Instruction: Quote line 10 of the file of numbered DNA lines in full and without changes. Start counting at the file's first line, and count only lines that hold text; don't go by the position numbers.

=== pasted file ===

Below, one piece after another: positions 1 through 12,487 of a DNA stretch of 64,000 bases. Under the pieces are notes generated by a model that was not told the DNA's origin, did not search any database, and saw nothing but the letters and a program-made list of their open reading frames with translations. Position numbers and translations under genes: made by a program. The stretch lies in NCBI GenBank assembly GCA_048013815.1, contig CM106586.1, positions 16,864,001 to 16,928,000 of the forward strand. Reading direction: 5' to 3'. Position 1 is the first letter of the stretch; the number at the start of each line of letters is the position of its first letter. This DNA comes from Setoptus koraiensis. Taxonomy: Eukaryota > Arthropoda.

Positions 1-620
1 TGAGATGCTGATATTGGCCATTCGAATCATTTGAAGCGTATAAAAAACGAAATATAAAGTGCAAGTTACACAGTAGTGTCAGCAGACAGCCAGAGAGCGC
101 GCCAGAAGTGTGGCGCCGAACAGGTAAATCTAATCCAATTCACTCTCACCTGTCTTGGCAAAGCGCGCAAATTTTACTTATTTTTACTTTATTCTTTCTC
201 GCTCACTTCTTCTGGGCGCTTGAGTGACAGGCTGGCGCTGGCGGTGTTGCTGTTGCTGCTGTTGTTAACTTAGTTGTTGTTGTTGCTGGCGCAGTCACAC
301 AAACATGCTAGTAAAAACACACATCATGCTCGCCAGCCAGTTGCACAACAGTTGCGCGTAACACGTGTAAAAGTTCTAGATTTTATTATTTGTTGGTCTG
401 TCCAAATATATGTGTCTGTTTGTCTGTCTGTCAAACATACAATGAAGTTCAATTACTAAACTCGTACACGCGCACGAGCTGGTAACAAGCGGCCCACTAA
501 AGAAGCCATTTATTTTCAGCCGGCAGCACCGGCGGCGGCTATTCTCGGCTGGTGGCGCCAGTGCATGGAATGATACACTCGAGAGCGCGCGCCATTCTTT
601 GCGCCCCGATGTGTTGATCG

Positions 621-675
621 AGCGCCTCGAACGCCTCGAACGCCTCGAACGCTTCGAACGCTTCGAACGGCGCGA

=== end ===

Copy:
Positions 621-675